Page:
We have faith, we believe, when we act in accordance with who we are: creatures who are adopted as Jesus’ brothers and sisters. Since God is love, the idea of having faith is well expressed in the word ‘believe’, derived as it is from the words ‘be’ and ‘love’. To believe is to be in love, accepting that we are loved by God and loving God in return. To love God is to act faithfully in accordance with God’s will. We are totally dependent upon God. To believe is to live faithfully in this dependence.

God who is trustworthy is revealing God’s self to us, speaking to us and drawing us by grace into a love-communion with God. The rich biblical concept of faith includes listening to God in trust and surrendering to God’s love. God is faithful. To believe is to accept what God says as true, and to act in accordance with God’s will. This is why Saint Paul insists that the faith that he wishes for the Christians is one that finds expression in love (Galatians 5:6). To believe as a disciple of Jesus means to accept what Jesus says and reveals as true because we trust him. We know how he lived and we know how he gave his life in love. He deeply touched the lives of many of his contemporaries, and those who chose to believe in him found their lives powerfully transformed. They shared their faith with others, and the tradition of faith continues into our own day, transforming lives in love and bringing people to an extraordinary human maturity.

Christian faith

From our brief analysis of the biblical evidence it is clear that to believe in Jesus means to accept his word as true in such a way that we act accordingly. Belief is about decision. It is about choice and lifestyle. It is about trusting. It is also about being worthy of trust. Mary the mother of Jesus is offered to us as an example of someone who shared in an outstanding way in the faith of Jesus. We recall the words spoken by Elizabeth:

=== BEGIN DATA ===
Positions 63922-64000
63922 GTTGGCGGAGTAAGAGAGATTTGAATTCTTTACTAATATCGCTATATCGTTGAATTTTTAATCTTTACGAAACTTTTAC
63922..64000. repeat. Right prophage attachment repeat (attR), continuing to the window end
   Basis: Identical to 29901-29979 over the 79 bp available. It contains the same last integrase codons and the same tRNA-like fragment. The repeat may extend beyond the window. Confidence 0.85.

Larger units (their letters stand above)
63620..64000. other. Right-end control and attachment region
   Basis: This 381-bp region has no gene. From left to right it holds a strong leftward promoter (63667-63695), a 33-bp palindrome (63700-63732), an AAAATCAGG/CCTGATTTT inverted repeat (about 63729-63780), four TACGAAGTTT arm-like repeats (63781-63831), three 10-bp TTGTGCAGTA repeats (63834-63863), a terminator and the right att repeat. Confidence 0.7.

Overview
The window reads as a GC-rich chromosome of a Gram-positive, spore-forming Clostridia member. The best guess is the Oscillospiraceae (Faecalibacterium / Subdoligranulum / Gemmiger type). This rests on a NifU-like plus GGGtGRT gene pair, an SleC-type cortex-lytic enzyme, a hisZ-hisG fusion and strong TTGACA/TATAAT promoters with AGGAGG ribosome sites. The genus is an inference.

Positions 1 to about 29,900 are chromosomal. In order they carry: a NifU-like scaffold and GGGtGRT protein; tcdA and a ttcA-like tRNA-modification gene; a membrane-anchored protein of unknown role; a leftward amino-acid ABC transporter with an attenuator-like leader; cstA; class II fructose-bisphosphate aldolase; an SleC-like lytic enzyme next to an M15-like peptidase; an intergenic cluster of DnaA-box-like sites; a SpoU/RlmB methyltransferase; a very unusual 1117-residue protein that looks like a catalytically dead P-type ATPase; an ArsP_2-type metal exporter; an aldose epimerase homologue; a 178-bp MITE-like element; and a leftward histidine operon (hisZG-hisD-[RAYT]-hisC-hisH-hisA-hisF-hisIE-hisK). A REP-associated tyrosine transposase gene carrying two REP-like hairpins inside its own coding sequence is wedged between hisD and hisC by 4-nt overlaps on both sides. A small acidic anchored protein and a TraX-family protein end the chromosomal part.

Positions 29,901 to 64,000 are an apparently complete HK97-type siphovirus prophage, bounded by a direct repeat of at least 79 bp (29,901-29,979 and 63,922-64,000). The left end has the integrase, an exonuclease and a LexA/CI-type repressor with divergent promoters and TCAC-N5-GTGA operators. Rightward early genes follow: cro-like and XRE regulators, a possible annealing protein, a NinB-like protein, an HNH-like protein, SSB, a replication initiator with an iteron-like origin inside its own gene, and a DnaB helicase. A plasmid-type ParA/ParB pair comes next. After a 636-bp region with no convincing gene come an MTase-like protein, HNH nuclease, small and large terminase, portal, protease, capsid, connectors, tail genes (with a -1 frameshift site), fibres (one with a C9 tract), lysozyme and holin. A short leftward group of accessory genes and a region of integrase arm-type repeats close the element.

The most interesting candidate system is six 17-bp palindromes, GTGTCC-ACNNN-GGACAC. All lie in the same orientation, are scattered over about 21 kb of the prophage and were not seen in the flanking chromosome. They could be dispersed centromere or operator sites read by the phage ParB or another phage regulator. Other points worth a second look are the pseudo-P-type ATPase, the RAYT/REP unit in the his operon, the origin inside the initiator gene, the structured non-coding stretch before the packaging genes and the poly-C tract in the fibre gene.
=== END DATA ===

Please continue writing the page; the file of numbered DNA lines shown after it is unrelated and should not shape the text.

Blessed is she who believed that the promise made her by the Lord would be fulfilled (Luke 1:45).

Her faith sustained her through the sufferings she endured. The Catholic Catechism  invites us:

We must turn to the witnesses of faith … to the Virgin Mary who, in her pilgrimage of faith walked into the night of faith in sharing the darkness of her son’s suffering and death (n.165).

When Peter took fright at the waves and thought he was going to sink, Jesus immediately reached out his hand and caught him, saying to him:

You of little faith, why did you doubt? (Matthew 14:31).

At the last supper Jesus says to Peter:

Simon, Simon, behold, Satan demanded to have you, that he might sift you like wheat, but I have prayed for you that your faith may not fail; and when you have turned again, strengthen your brethren (Luke 22:31-32).

Jesus is praying that Peter will hold on to his trust in him. He is also praying that Peter, though he will lose courage and fail the coming test, will remain faithful to what he has seen and heard, and that he will repent and return.

Speaking to his disciples just before his passion and death, Jesus declares that they will, in fact, lose faith. But he promises to remain faithful to them. He will go ahead of them and call them again:

You will all lose faith … However, after my resurrection, I shall go before you into Galilee (Mark 14:27).

Paul writes:

If we are faithless, he remains faithful – for he cannot deny himself (2Timothy 2:13).

A recurrent theme throughout the Old Testament writings is that of God’s faithfulness and the response of faith which God calls for from us. Here we will be content with a powerful statement of faith which concludes the prophecy of Habakkuk: